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Presidential Horse Race 2016: Ted Cruz and Donald Trump head for a showdown

With Thanksgiving now behind us, it’s time to look forward to Christmas and then the new year.

It’s a time of hope and reflection, but also a time for getting serious about the important political decisions we’re all facing in 2016. For much of the summer and fall we’ve enjoyed the sometimes playful back-and-forth between the Republican presidential candidates as they vied for favor and financial support to fuel their Trump and Ted Cruzcampaigns.

We’ve seen the ups and downs and even a few withdrawals from the race.

What we haven’t witnessed is much tension between the normally combative Senator Ted Cruz and frontrunner Donald Trump. But there are signs that could be changing.

Sahil Kapur of Bloomberg reports, “Twice in recent days, the Texan has seized opportunities to distance himself from Trump's policies and rhetoric.

“First, Cruz disagreed with Trump after the New Yorker expressed openness to setting up a registry of Muslim Americans in the wake of the Paris terrorist attacks…Then over the weekend, he politely chided inflammatory rhetoric from fellow Republicans on immigration, when asked about Trump during an interview with the Associated Press…

“Cruz's campaign said to expect more distinctions to come.”

Some sort of a collision between Cruz and Trump was inevitable. Both men are dedicated torch-carriers of the anti-establishment movement that’s burning in the grassroots. Both have dedicated support that is probably more solid than any of the other candidates in the field.

And both have the type of personality that begs for confrontation. Each wants to show he’s the better man.

Neither will back down when presented with a challenge. There’s a mutual respect between them for sure, but there can only be one winner. Cruz’s subtle jabs at Trump are probably just the beginning. Conservative voters need to see a distinction between all of the candidates… look for the respective campaigns to provide it.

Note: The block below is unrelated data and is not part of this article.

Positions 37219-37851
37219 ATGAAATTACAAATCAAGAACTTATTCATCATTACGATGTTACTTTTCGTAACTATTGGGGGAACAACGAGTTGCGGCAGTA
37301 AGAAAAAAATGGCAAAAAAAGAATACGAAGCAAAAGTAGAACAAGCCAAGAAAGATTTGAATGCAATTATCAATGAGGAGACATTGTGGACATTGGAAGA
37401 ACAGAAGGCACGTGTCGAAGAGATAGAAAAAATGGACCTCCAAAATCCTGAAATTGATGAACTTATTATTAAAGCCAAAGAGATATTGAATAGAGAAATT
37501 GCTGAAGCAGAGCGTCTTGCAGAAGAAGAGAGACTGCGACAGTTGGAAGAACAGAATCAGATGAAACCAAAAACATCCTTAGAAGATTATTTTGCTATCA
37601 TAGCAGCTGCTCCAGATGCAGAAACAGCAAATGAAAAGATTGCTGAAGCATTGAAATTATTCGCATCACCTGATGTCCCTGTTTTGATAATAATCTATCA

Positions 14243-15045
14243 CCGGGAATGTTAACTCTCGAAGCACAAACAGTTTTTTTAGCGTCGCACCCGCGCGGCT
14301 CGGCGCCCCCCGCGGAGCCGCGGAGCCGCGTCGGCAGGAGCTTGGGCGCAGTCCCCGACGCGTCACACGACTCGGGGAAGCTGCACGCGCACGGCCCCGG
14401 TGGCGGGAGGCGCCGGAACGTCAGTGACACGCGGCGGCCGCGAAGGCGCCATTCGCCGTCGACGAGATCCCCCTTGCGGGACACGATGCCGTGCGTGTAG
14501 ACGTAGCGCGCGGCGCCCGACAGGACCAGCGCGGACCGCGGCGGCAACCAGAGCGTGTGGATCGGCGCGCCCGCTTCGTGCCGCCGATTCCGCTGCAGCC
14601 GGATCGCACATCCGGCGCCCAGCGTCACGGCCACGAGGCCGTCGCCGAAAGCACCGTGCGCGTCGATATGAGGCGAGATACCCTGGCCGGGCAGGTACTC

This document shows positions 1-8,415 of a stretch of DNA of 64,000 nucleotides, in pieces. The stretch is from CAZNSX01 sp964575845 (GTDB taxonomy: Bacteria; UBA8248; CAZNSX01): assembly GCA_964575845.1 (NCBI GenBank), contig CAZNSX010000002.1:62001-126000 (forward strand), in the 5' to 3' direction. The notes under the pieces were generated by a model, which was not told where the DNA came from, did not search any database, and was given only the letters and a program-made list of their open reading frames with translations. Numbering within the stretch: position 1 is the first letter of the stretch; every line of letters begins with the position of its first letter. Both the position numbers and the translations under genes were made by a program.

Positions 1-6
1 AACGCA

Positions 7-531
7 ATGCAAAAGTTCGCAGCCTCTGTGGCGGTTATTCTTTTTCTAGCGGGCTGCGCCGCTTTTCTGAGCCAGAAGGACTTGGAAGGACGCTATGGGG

Carson tops Iowa poll, but is it an outlier?

The media has been filled lately with bad news for Ben Carson, but a new poll finally may bring him some relief.

From WHO-HD in Iowa: “A poll released Wednesday from Iowa State University and WHO-HD shows Ben Carson in the top spot among Republicans seeking their party's nomination for president.

“The poll shows 27.2 percent of Republicans likely to participate in the Iowa Caucuses would support Carson, a former neurosurgeon. With 16.7 percent, Marco Rubio comes in ahead of businessman Donald Trump, who is in third place with 14.7 percent. Ted Cruz comes in fourth with 8.9 percent.”

One note – the poll was conducted Nov. 2-15, so most of the sample was likely collected before the Paris terrorist attacks. Add the fact that the results of this particular poll skew widely from others in the same time period and it brings up several issues.

For example, Iowa State University and WHO-HD gives Carson more than a ten point lead in the Hawkeye State. While it’s conceivable Carson could still lead within the margin of error of some of the other polls, he’s over five points behind Donald Trump in the Real Clear Politics Average.